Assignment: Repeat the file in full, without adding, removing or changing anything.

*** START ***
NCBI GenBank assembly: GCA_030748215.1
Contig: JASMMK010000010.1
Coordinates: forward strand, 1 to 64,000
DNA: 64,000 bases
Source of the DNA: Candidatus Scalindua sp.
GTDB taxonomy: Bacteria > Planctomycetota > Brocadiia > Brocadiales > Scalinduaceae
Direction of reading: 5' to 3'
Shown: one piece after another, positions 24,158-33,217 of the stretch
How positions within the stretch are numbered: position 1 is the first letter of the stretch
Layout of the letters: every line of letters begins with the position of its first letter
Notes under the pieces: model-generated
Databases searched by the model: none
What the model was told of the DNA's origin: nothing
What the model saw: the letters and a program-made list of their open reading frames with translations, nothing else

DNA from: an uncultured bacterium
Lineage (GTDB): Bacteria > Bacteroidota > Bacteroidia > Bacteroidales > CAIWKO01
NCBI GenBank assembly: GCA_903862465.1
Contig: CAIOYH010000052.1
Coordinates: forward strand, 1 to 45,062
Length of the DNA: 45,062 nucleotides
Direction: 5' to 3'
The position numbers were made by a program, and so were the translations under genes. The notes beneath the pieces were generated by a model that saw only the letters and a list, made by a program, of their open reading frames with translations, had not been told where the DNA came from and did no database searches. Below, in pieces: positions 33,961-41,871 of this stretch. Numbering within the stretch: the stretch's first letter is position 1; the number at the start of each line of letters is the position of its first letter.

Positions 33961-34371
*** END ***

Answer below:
NCBI GenBank assembly: GCA_030748215.1
Contig: JASMMK010000010.1
Coordinates: forward strand, 1 to 64,000
DNA: 64,000 bases
Source of the DNA: Candidatus Scalindua sp.
GTDB taxonomy: Bacteria > Planctomycetota > Brocadiia > Brocadiales > Scalinduaceae
Direction of reading: 5' to 3'
Shown: one piece after another, positions 24,158-33,217 of the stretch
How positions within the stretch are numbered: position 1 is the first letter of the stretch
Layout of the letters: every line of letters begins with the position of its first letter
Notes under the pieces: model-generated
Databases searched by the model: none
What the model was told of the DNA's origin: nothing
What the model saw: the letters and a program-made list of their open reading frames with translations, nothing else

DNA from: an uncultured bacterium
Lineage (GTDB): Bacteria > Bacteroidota > Bacteroidia > Bacteroidales > CAIWKO01
NCBI GenBank assembly: GCA_903862465.1
Contig: CAIOYH010000052.1
Coordinates: forward strand, 1 to 45,062
Length of the DNA: 45,062 nucleotides
Direction: 5' to 3'
The position numbers were made by a program, and so were the translations under genes. The notes beneath the pieces were generated by a model that saw only the letters and a list, made by a program, of their open reading frames with translations, had not been told where the DNA came from and did no database searches. Below, in pieces: positions 33,961-41,871 of this stretch. Numbering within the stretch: the stretch's first letter is position 1; the number at the start of each line of letters is the position of its first letter.

Positions 33961-34371